A spate of enormous hornet nests may be a sign of a warming Earth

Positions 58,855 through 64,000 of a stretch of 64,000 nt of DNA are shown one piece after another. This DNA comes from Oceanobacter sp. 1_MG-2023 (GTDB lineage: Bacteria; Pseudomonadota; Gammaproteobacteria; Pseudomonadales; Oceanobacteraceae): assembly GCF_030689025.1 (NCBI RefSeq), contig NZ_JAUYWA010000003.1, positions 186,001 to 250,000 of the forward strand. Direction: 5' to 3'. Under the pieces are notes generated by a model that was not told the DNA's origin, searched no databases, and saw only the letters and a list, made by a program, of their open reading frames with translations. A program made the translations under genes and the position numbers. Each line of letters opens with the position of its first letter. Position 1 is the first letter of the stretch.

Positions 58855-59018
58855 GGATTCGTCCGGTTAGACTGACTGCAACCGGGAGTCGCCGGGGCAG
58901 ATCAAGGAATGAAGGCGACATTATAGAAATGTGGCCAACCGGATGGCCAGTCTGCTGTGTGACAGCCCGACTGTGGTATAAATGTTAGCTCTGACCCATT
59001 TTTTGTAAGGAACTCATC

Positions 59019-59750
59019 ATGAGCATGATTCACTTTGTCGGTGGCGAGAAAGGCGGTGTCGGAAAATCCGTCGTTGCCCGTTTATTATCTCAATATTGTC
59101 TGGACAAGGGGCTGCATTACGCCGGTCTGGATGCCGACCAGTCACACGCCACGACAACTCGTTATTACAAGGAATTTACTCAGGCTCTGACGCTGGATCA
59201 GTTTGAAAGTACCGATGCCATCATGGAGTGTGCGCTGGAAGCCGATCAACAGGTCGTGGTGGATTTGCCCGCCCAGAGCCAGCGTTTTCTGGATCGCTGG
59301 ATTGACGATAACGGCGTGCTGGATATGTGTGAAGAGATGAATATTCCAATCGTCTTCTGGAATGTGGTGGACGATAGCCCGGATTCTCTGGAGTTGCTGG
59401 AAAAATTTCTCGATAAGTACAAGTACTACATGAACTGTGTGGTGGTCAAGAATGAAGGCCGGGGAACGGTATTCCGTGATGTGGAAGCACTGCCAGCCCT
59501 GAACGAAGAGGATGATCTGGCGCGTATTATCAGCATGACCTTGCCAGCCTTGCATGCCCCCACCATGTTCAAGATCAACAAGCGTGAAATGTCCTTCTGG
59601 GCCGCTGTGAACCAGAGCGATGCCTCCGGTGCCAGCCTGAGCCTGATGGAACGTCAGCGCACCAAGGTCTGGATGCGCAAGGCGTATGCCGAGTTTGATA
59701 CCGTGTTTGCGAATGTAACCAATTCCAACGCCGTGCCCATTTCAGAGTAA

In early May, Harry Coker of Tallassee, Alabama, peered into his parked 1955 Chevy and saw a yellow-jacket nest â€the size of a spare tireâ€ on the floor of the backseat. Six weeks later, Coker went back-and found the nest had grown to fill the entire car. Yellow jackets normally construct hives no bigger than a basketball, populated by one queen and at most 3,000 workers. But this year, giant nests are cropping up all over Georgia and Alabama. Auburn University entomologist Charles Ray has documented at least 60, some containing 100,000 workers and hundreds of queens. Ray finds the sudden phenomenon puzzling but speculates that warmer lows in winter-January was six degrees above average this year in Alabama-allowed workers usually killed off by cold to survive into spring, altering the behavior of some colonies.